Chinese capital faces largest sandstorm in a decade | Daily Current Affairs 2021
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Chinese capital faces largest sandstorm in a decade

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Yellow storm alert in China

Beijing, the capital of the People’s Republic of China is facing a heavy sandstorm as the city was covered with a thick brown dust cover on Monday morning due to heavy winds blowing in from northern parts of China, reducing visibility to less than 1,000 meters.

The China Meteorological Administration (CMA) announced a yellow alert on Monday morning, saying that the sandstorms had spread from Inner Mongolia into the provinces of Gansu, Shanxi and Hebei, which surrounds Beijing.

The meteorological agency called it the “the strongest sandstorm in the past decade” which has reached the level of a strong storm which has smothered the capital and other northern Chinese regions. 

Beijing’s official air quality index reached a maximum level of 500 on Monday morning, with floating particles known as PM10 reaching 9,000 micrograms per cubic metre in some districts. Readings of PM2.5, smaller particles that infiltrate the lungs, were also crossed 700 micrograms per cubic metre.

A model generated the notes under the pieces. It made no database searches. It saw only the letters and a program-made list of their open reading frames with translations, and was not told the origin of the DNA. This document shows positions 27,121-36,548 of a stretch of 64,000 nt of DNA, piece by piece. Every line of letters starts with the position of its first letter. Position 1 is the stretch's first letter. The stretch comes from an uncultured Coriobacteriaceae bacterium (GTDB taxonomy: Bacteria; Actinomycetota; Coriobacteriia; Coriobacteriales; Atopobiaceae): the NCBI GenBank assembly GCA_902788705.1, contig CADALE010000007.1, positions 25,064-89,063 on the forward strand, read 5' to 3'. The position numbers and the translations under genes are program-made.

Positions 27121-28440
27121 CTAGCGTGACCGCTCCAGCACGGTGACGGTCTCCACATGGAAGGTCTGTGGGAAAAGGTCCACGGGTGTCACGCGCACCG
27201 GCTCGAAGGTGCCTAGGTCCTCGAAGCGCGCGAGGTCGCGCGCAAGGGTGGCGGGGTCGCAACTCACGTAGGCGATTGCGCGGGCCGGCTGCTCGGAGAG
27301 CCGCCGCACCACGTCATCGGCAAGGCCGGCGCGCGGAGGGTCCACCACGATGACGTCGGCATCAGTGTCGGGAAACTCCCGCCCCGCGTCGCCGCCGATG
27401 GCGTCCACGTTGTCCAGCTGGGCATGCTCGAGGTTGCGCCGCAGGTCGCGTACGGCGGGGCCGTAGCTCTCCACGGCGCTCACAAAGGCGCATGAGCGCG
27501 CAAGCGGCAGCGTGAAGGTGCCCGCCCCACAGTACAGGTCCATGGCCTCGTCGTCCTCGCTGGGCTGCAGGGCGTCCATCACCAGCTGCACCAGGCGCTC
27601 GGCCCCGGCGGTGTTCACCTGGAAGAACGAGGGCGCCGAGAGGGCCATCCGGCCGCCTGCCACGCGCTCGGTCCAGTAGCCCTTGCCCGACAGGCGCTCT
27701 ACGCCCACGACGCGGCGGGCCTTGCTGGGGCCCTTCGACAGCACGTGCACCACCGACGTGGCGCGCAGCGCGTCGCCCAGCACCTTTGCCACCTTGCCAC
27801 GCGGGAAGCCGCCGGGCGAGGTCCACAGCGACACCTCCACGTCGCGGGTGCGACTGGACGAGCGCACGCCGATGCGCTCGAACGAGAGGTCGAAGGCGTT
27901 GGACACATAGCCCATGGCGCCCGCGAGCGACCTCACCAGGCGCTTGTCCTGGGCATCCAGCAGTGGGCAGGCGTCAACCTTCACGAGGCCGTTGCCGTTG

State media reported that more than 400 flights have been cancelled at the two international airports in Beijing.

As per reports, Beijing faces regular sandstorms in March and April as a result of its proximity to the massive Gobi desert as well as deforestation throughout northern China.

Beijing and surrounding regions have been suffering from relatively high levels of pollution in recent weeks, with the city also shrouded in smog during the opening of parliament starting on March 5.

About Gobi Desert:

The Gobi Desert is a large desert or brushland region in East Asia.

It covers parts of Northern and Northeastern China and of Southern Mongolia.

The desert basins of the Gobi are bounded by the Altai Mountains and the grasslands and steppes of Mongolia on the north, by the Taklamakan Desert to the west, by the Hexi Corridor and Tibetan Plateau to the southwest and by the North China Plain to the southeast.

The Gobi is a rain shadow desert. The shadow is formed by the Tibetan Plateau blocking precipitation from the Indian Ocean reaching the Gobi territory.

It is the 6th largest desert in the world and the 2nd largest in Asia.

The Gobi is notable in history as the location of several important cities along the Silk Road.

Source: News On Air

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